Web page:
As someone who has raised money for multiple startups and deals and now runs a CleanTech Venture Studio, let me tell you that most people are clueless when it comes to fundraising. They’re all like, “Look at my amazing company!” and “This market is HUGE!” without considering what the investor really cares about. It’s like trying to get a date by just talking about yourself and not asking any questions about the other person. Spoiler alert: it doesn’t work.
This is a crucial mistake that can cost you the funding you need to take your business to the next level.
Pitching vs Making a deal
So what’s the difference between pitching your company and making a deal? Well, pitching your company is just one part of making a deal. In order to make a deal, you need to know how to sell it. You have to emphasize what the investor will get out of it.
Simply explaining how big the market is won’t cut it. More than 90% of companies fail within three years, anyway. Therefore, you need to explain not only your capital journey and how you plan to capture the market, but also how that will affect the stock, how the investor will recover their returns, and what benefits they will receive, but most importantly, you have to show how investing in you is aligned with what THEY believe.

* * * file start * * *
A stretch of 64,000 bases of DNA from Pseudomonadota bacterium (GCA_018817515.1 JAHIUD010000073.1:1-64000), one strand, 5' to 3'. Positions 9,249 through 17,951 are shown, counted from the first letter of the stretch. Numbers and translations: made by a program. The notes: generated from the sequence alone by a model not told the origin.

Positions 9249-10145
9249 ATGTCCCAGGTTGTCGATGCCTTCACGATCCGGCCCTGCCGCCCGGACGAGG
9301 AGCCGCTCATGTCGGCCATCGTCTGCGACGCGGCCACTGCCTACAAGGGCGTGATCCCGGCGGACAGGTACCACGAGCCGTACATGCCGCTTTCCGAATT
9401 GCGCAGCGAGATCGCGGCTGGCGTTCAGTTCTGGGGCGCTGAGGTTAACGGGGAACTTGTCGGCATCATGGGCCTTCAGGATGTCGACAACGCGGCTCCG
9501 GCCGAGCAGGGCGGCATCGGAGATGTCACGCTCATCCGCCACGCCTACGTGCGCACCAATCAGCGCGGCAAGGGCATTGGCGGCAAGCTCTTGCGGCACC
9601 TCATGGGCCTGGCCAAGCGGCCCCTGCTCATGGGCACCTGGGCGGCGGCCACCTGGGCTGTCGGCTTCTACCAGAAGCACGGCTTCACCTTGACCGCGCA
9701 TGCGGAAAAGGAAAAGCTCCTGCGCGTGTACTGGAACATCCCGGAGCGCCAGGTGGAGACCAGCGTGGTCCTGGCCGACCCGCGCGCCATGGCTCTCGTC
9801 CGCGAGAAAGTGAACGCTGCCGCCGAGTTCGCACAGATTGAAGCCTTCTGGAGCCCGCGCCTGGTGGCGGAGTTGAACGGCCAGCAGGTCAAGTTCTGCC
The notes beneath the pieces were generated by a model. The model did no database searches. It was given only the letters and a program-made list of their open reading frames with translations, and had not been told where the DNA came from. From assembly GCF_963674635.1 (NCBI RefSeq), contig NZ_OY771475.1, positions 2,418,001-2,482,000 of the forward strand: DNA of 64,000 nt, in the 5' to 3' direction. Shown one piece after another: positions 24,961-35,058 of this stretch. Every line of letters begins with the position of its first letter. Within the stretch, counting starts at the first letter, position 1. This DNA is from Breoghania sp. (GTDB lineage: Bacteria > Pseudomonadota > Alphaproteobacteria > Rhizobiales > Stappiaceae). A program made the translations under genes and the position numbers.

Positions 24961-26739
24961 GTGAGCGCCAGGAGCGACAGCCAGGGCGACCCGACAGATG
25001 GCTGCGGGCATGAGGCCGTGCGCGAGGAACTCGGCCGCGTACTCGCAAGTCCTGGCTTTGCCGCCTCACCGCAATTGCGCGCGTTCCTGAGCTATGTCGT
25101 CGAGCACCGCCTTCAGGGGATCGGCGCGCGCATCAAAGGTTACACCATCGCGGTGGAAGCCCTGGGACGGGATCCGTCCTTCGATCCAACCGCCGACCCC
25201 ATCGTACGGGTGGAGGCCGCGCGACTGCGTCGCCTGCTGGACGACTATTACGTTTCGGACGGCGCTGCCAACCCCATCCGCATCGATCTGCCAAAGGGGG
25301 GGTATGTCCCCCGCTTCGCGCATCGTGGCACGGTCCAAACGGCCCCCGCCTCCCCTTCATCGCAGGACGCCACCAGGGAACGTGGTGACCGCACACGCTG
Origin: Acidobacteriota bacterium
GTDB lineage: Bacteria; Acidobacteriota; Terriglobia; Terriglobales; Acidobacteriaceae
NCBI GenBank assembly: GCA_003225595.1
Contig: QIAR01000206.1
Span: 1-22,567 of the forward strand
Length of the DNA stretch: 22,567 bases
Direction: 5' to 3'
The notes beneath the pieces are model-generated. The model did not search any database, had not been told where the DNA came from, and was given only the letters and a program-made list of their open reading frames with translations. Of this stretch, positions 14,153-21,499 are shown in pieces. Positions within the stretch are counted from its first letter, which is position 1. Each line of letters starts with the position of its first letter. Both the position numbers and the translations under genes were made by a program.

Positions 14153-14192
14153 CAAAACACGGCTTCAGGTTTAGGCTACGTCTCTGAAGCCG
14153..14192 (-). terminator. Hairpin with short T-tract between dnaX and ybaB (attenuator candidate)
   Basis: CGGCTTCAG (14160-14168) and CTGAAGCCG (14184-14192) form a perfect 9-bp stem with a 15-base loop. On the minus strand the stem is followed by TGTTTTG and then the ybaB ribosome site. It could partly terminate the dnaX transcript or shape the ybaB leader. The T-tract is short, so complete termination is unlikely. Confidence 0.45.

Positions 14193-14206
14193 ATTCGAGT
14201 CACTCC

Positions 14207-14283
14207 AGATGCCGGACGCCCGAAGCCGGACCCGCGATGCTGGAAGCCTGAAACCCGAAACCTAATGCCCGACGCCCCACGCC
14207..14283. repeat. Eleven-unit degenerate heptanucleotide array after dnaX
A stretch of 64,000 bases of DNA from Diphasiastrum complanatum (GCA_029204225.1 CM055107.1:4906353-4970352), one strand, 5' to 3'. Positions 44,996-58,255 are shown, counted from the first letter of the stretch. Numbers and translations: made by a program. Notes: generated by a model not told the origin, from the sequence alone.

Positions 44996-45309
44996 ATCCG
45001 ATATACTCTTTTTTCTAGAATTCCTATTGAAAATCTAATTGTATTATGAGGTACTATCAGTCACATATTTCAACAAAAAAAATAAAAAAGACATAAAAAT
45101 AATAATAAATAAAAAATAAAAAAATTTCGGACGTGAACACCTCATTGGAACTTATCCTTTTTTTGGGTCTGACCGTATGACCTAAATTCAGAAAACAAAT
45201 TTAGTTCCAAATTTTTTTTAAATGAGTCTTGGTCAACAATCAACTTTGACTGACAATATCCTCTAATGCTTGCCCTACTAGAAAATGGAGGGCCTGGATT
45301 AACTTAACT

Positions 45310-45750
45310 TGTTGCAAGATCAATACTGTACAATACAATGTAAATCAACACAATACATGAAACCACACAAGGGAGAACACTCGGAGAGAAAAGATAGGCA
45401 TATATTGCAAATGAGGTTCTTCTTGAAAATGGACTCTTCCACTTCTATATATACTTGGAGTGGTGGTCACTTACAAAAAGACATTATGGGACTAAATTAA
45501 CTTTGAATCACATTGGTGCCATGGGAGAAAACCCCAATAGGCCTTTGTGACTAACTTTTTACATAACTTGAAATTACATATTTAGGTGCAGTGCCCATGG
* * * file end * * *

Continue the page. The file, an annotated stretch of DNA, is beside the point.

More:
When it comes to building relationships, it all boils down to understanding the investor and what motivates them. This means shifting the conversation from yourself to them. Start by talking about the investor first, ask questions, and try to understand their values, goals, and personal motivations. While it may be challenging to connect with everyone, most people will open up to you if you focus on what’s important to them.
Is cold outreach dead?
Nowadays, many startups are raising funds through cold outreach and cold emails. While there is nothing inherently wrong with cold outreach, it is important to approach it in a thoughtful and strategic manner.